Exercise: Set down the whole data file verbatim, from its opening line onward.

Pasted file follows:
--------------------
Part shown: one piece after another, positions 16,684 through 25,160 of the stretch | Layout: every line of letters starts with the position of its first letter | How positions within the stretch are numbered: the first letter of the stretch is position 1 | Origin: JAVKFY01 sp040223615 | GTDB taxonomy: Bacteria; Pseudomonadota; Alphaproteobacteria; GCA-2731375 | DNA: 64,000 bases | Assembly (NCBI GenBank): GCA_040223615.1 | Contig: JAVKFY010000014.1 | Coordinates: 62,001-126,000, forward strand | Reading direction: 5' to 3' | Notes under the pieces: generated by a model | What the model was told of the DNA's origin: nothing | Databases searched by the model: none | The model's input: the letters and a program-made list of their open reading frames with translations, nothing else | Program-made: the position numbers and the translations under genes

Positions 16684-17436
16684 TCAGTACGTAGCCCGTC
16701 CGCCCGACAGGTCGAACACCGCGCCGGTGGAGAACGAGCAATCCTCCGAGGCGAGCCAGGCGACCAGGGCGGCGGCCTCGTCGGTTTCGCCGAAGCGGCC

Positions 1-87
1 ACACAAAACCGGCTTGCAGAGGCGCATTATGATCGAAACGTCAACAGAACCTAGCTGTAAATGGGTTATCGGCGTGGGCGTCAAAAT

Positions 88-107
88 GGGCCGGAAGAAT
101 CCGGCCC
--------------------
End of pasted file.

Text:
Part shown: one piece after another, positions 16,684 through 25,160 of the stretch | Layout: every line of letters starts with the position of its first letter | How positions within the stretch are numbered: the first letter of the stretch is position 1 | Origin: JAVKFY01 sp040223615 | GTDB taxonomy: Bacteria; Pseudomonadota; Alphaproteobacteria; GCA-2731375 | DNA: 64,000 bases | Assembly (NCBI GenBank): GCA_040223615.1 | Contig: JAVKFY010000014.1 | Coordinates: 62,001-126,000, forward strand | Reading direction: 5' to 3' | Notes under the pieces: generated by a model | What the model was told of the DNA's origin: nothing | Databases searched by the model: none | The model's input: the letters and a program-made list of their open reading frames with translations, nothing else | Program-made: the position numbers and the translations under genes

Positions 16684-17436
16684 TCAGTACGTAGCCCGTC
16701 CGCCCGACAGGTCGAACACCGCGCCGGTGGAGAACGAGCAATCCTCCGAGGCGAGCCAGGCGACCAGGGCGGCGGCCTCGTCGGTTTCGCCGAAGCGGCC

Positions 1-87
1 ACACAAAACCGGCTTGCAGAGGCGCATTATGATCGAAACGTCAACAGAACCTAGCTGTAAATGGGTTATCGGCGTGGGCGTCAAAAT

Positions 88-107
88 GGGCCGGAAGAAT
101 CCGGCCC